Christmas Termination Costs Employer $30,000


  • Employee complained of workplace harassment to the owner, who promised her the company would resolve it after the Christmas holidays.

  • On boxing day, the employee found a termination letter stuck in her back door.

  • An Ontario court awarded the employee $30,000 because of the employer’s “cowardly” termination.

In Horner v. 897469 Ontario inc., 2018 ONSC 121, an Ontario court awarded an employee $30,000 because of the bad faith way in which her employer fired her.

In December 2016, the employee reported to her supervisor that she was being harassed by another coworker. Because the supervisor was not taking it seriously, she also reported it to the owner.

On December 22, the owner told the employee that she should take the next day off, and that the company would “figure this out in the new year.”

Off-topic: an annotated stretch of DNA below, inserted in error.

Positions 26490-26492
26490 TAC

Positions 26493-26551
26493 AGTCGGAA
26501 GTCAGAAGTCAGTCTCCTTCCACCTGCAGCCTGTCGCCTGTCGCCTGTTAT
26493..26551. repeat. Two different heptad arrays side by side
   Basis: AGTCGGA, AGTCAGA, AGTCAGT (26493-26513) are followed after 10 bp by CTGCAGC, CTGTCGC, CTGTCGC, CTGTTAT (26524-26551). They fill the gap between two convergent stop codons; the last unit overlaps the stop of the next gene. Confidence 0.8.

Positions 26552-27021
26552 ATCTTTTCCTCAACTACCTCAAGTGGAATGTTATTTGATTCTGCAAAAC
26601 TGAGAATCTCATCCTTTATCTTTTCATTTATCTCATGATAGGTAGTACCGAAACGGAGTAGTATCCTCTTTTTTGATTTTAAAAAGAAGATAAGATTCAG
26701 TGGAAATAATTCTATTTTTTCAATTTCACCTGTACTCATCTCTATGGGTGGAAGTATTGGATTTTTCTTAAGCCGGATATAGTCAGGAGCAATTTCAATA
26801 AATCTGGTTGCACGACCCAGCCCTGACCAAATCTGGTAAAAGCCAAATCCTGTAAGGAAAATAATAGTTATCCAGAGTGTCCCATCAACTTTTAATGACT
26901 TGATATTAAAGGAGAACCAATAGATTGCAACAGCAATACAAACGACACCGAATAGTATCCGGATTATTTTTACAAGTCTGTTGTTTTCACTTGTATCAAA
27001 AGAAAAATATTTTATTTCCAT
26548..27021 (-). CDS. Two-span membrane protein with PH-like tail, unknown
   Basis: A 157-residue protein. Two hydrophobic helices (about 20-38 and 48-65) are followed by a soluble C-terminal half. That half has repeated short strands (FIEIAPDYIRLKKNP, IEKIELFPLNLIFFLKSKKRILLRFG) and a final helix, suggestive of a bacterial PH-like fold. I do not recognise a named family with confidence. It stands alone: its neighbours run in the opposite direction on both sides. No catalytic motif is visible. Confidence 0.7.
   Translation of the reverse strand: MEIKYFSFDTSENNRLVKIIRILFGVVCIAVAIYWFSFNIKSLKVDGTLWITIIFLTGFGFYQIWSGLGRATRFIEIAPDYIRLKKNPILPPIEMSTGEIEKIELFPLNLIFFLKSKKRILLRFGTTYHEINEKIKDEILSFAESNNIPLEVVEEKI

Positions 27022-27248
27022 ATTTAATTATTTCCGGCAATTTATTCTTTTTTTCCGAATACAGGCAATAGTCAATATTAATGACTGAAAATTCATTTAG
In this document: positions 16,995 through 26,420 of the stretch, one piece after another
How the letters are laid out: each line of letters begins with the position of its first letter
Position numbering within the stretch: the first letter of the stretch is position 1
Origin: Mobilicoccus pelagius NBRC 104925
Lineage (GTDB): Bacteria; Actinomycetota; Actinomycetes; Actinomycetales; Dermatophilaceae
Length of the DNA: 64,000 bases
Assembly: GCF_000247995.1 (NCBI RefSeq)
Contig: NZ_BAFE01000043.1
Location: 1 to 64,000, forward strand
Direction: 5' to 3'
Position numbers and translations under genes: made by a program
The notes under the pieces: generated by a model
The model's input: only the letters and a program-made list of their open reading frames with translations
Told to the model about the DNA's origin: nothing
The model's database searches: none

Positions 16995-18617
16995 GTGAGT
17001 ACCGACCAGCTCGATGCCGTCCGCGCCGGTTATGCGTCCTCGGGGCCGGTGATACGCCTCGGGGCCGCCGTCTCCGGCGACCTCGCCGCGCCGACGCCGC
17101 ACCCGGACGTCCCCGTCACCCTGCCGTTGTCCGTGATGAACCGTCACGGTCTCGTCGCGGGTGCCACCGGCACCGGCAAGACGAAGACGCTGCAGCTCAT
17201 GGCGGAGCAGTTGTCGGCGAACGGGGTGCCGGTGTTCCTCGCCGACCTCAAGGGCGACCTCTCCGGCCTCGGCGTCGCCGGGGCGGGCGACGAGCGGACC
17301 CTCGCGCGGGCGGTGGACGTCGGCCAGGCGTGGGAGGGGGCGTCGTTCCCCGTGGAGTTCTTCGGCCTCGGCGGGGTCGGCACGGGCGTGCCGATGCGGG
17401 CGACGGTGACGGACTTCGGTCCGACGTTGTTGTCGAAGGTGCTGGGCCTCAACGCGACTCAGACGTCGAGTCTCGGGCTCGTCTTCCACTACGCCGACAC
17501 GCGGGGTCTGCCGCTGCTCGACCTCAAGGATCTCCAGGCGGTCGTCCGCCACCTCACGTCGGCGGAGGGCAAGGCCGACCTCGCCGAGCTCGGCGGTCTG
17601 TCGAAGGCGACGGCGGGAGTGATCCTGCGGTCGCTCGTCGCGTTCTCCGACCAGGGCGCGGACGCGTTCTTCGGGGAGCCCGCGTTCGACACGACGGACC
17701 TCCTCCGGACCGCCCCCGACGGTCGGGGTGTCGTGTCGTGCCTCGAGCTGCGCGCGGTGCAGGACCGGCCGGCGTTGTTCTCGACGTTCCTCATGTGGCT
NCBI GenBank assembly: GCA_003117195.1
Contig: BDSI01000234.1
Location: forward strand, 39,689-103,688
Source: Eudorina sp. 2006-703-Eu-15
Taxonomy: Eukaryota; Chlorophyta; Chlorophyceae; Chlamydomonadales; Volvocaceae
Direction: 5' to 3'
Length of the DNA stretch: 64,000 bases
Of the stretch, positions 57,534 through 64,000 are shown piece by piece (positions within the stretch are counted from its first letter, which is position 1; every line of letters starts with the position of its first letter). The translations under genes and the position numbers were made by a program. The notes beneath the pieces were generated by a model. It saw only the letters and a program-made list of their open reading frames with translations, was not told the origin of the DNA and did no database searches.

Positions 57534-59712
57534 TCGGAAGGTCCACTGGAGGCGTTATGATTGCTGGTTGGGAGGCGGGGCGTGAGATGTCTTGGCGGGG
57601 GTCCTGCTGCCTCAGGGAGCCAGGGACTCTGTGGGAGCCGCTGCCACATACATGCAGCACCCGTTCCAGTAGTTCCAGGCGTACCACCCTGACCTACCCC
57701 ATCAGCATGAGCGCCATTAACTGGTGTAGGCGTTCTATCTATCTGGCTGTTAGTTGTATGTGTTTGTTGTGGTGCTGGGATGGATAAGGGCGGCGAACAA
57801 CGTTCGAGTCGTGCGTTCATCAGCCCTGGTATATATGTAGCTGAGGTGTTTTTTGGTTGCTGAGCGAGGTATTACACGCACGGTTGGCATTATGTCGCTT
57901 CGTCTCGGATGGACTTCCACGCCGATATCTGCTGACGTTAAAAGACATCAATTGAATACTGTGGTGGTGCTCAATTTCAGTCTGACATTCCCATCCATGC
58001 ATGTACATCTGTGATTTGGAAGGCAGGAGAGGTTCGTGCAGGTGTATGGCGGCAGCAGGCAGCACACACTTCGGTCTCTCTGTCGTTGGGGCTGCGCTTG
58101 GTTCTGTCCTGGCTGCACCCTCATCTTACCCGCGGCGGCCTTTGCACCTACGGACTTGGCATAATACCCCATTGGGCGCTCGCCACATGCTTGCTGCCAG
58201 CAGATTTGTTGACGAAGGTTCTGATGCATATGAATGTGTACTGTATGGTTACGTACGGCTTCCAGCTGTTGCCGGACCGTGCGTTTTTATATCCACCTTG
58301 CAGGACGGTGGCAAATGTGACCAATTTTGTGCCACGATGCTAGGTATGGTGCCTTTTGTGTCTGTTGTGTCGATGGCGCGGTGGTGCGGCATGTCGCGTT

On December 28, the employee discovered a termination letter stuck in her backdoor. The letter stated that she was being unprofessional at work, and the employer could no longer condone this conduct. Her depression worsened.

The employee sued the employer for aggravated and punitive damages, among others.

The court awarded $10,000 in punitive damages because the employee was harassed and rather than investigating, the employer fired her. This was “malicious, oppressive and high-handed” conduct.

The court also awarded $20,000 in aggravated damages because the employer fired the employee for sticking the termination letter in the back door during Christmas. This was also after promising the employee they would “figure” the harassment out. This conduct was “beyond cold and brusque; it was cowardly.”

Employer errors: the Occupational Health and Safety Act (OHSA) requires that employers must adequately investigate complaints of harassment. Employers are also not allowed to retaliate against employees for reporting harassment. While there isn’t anything stopping an employer from dismissing an employee over Christmas, terminations should always be handled in a forthright way.

Employee education: the employee could have asked the Ontario labour relations board for her job back if the employer fired her because she complained about harassment. In any case, employees need to know that they have a right to be treated in good faith when they are being let go.